Pharmaceutical and biotechnology companies have become leading MS customers. Because they work with human and test animal biological fluids and low-dose drugs, sample preparation takes center stage. Many of these workflows are automated for both sample and standards preparation.
More critical with respect to MS instrument providers are the changes that these “sweet spot” industries are undergoing. Companies are reorganizing, merging, and outsourcing many of their traditional competencies like R&D, particularly the analysis-heavy “bookends” of pharmaceutical development: early-stage discovery and the management of clinical trials. “Their entire business model is evolving, not just the analytical part,” comments PerkinElmer’s Andrew Tyler.
Off-shoring and outsourcing have become a regular part of life science businesses, particularly with the emergence of R&D centers in Asia and central and eastern Europe. Instrument vendors need to embrace global tendencies related to language, corporate culture, and user experience levels.
Nearly every large pharmaceutical company today outsources preclinical testing to contract research organizations (CROs), many of them American. The challenge is that CROs tend to hire technician-level workers to carry out basic assays. Decisions based on test data occur elsewhere.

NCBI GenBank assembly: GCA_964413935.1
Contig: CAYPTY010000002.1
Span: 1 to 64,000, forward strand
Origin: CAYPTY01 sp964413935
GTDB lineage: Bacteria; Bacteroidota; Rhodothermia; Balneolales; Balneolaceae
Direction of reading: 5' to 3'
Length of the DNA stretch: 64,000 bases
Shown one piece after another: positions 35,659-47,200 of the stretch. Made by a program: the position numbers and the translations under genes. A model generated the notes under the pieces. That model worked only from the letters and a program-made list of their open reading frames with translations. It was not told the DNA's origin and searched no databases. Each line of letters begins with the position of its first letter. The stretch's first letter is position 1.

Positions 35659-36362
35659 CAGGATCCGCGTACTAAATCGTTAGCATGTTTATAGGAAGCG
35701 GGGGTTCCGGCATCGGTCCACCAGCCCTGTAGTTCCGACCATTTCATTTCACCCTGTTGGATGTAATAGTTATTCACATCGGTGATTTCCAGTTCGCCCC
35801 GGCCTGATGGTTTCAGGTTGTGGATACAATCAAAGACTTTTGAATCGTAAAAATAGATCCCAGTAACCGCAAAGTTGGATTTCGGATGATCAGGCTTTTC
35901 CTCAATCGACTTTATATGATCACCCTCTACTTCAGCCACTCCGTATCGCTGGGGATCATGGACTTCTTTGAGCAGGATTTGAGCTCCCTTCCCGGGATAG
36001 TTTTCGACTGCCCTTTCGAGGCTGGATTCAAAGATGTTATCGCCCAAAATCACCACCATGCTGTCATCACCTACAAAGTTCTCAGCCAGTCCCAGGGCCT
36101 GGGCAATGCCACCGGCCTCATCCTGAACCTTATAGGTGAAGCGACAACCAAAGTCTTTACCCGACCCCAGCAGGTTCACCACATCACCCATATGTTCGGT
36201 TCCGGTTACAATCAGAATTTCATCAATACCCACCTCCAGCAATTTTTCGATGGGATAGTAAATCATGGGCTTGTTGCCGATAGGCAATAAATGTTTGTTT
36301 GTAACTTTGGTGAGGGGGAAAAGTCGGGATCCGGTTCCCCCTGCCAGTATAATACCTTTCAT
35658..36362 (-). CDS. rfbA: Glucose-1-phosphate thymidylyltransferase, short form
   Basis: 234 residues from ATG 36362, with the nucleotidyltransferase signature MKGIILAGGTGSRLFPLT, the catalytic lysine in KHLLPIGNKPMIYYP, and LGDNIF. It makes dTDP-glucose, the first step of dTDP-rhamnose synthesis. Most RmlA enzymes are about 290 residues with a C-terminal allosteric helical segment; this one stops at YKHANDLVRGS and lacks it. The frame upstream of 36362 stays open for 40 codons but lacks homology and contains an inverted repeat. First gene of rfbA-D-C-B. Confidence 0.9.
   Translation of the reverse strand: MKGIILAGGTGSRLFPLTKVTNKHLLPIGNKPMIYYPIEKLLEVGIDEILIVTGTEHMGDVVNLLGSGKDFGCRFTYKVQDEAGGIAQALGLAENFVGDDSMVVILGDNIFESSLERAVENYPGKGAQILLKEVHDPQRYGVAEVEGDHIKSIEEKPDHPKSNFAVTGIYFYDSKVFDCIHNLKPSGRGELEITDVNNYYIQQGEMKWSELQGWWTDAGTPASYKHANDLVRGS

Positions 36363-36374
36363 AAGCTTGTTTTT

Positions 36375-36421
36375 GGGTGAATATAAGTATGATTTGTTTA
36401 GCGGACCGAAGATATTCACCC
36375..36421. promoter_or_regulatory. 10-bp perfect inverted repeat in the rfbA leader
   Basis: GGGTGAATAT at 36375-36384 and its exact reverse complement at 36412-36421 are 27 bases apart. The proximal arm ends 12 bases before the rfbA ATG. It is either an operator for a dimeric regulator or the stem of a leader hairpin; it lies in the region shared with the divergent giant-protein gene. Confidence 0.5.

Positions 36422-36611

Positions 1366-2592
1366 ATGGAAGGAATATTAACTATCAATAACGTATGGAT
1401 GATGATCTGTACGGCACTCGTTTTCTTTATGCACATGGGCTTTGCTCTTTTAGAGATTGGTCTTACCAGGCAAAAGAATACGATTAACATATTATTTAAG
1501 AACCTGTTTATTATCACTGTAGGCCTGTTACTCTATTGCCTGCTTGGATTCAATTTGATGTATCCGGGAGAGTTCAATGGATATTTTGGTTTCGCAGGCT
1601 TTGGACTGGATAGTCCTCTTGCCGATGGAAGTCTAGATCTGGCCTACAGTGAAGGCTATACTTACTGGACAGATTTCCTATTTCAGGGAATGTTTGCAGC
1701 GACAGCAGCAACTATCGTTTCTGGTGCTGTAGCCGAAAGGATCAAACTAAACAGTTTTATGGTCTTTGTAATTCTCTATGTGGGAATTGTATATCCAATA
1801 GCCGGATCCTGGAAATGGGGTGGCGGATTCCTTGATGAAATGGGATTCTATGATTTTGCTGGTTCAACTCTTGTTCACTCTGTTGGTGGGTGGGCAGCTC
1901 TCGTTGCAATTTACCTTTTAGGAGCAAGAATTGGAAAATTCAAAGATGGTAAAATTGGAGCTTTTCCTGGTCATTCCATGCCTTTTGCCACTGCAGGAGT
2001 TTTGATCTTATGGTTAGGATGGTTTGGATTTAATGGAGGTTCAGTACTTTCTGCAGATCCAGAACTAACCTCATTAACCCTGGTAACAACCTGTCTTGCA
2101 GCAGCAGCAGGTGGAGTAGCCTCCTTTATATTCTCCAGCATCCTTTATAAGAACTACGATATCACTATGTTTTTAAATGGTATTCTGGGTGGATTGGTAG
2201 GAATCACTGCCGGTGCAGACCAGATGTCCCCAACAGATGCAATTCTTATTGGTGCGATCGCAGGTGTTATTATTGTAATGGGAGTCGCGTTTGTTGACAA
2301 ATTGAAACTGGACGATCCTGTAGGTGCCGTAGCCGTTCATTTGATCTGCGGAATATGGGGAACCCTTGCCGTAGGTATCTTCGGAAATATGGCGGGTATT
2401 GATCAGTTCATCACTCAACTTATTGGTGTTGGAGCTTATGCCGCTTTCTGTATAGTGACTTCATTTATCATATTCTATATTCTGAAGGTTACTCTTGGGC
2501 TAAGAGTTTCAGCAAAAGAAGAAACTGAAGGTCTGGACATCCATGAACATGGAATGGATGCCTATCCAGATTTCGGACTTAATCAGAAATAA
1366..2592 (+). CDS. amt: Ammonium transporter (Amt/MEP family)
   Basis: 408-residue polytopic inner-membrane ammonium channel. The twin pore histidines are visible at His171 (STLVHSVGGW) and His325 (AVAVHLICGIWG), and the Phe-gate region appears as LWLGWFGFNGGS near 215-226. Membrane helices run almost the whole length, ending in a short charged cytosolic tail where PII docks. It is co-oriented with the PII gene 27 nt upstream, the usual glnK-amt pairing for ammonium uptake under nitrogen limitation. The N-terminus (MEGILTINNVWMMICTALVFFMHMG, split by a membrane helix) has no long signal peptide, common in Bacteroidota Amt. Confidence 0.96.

This presents the obvious challenge of creating interfaces that are intuitive and approachable by lab technicians. It also presses vendors to improve data handling, distribution, and storage since decisions are often made on data generated half a continent away, or even overseas. To meet these challenges, information technology groups at the sponsor and CRO must reach common ground with respect to data accessibility.
The high end of the instrument portfolio is where adoption of accurate mass, high-resolution systems operate for complex research in proteomics, metabolomics, and molecular biology. Biomedical research has emerged as another leading growth area for MS, particularly for systems biology, which unravels labyrinthine biological regulatory pathways involving the expression of genes, proteins, and small molecules, and their chemical communication.
Tandem methods like LC-MS can quantify and characterize putative therapeutic proteins long before a company commits to an expensive development program. During early-stage biological drug discovery, investigators screen hundreds of “clones”—lineages of identical cells—for their capacity to produce proteins in the correct form and commercially meaningful quantities. LC-MS now routinely delivers data on subtle differences in key transformations after a cell expresses a protein, known as “post-translational modifications.”